The output of combustion engines is not often measured in watts; however, that's not the case with electric drivetrains. Wattage is just a measurement of power. In the case of electric vehicles, that's simply the current in amps multiplied by the voltage. It therefore a lot of makes sense in EVs to measure power, whether it's at the "crank" or coming from the plug, in kilowatts.

The author showing off what torque and horsepower do together to tires. , Joseph Yoon Jr.

FAQs About Horsepower vs Torque

Q: Do I need Horsepower? Do I need torque?

A: One is not necessarily better than the other. Internal combustion engines are rated at peak torque and peak horsepower. Peak torque represents the point where the engine is working most efficiently. Peak horsepower is where the engine is producing the most power irrespective of efficiency. If you want a good tow vehicle, for instance, you want that peak efficiency at low engine speeds for a variety of reasons. If you want a good race car, torque is often less relevant, as chasing power is key.

The two figures are too closely related to really make any sort of direct comparison. How these forces are perceived has more to do with the shape of each curve over the engine's operating RPM than the actual peaks.

Q: Then Why Do Manufacturers Tout Horsepower More Than Torque?

A: Horsepower is effectively a more relevant figure for most street cars. Torque is relevant, but horsepower is applied torque. If you have torque but can't apply it at higher engine speeds, you won't have much power and won't be able to take advantage of it in a high-performance, high-speed situation.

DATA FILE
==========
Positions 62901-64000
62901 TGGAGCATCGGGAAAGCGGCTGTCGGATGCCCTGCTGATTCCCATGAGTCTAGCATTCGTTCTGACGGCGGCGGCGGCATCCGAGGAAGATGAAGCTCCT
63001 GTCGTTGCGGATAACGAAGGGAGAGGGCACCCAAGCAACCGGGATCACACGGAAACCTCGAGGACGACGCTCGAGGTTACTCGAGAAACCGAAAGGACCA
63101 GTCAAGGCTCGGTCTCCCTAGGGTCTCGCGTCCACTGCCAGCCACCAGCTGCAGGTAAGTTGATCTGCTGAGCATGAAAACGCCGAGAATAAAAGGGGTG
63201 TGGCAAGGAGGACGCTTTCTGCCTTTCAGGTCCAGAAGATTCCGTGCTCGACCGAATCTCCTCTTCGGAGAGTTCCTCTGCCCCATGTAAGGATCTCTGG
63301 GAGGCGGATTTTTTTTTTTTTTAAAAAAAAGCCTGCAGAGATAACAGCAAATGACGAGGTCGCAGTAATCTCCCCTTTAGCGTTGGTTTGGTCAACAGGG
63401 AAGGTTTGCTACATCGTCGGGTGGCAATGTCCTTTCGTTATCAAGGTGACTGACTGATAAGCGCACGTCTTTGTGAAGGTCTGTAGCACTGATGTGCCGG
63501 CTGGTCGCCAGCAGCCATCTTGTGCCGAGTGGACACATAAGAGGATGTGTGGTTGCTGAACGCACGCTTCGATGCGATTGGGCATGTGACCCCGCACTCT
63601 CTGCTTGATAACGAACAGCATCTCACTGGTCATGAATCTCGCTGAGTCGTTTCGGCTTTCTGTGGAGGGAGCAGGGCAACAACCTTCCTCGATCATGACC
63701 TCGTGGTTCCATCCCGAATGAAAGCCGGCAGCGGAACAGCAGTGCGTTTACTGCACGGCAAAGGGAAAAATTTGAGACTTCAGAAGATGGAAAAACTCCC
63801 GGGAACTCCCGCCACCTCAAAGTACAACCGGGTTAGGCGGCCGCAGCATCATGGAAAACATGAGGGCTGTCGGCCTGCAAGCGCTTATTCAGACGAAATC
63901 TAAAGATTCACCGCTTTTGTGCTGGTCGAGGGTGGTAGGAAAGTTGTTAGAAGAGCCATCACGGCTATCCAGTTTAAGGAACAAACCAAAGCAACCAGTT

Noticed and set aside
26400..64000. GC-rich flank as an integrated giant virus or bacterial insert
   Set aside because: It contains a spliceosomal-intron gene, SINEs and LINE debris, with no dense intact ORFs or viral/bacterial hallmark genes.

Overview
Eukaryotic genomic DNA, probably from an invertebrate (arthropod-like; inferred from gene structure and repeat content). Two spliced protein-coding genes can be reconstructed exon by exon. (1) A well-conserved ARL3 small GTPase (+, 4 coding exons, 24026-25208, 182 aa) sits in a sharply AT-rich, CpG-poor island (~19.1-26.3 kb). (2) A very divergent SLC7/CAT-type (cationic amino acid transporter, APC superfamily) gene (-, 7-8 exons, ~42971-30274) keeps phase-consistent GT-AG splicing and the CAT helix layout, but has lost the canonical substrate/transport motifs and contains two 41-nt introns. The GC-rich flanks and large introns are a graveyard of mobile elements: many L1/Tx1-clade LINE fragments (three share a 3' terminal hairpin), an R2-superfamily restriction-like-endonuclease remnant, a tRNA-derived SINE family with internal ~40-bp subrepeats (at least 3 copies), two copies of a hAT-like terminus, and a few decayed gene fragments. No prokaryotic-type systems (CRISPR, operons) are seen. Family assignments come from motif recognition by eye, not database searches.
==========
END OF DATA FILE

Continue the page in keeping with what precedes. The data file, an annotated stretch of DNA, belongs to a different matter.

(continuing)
Q: Is This Where Electric Cars Come In? Do Electric Cars Have More Torque?

A: This is a rabbit hole. Electric cars deliver power differently as compared to internal combustion engines and do not necessarily have more torque just as a matter of fact. Most EVs use permanent magnet motors which turn electrical energy from the battery into mechanical rotation. All permanent magnet motors, if given power from an appropriately sized battery through an efficient inverter, will deliver power and torque the same way. The power and torque curves pretty much always look the same, just at different amplitudes depending on the current/voltage. Just because of the way this curve is shaped and the very nature of electric motors, EVs have all of their torque from zero RPMs, but not all of their power.

Going back to how the shape of the curve influences how a car feels, this translates into EVs generally feeling faster than they are, since they can apply such high torque at such low wheel speeds. The actual power of these engines feels closer to their ICE counterparts at highway speeds, where most PM motors tend to see a considerable loss of torque. So no, EVs do not naturally have more torque than ICE engines, they just deliver it differently which makes them feel like they have more.

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The fact of the matter is that there's nuance to this entire conversation that's easy to lose in casual conversation. Torque and horsepower are related. When you're driving a car, you feel both of them. More than anything else, the shapes of the curves will have more to do with a car feeling "torquey" or "peaky" than the actual maximum figures.

Whether you want a car that has more torque or horsepower depends on the application. For heavy trucks, torque at low RPM is important. For something like a Honda S2000, the entire point is that it's more fun to squeeze out that power at higher engine speeds. In the end, torque versus horsepower depends on the application. One is not better than the other in every situation.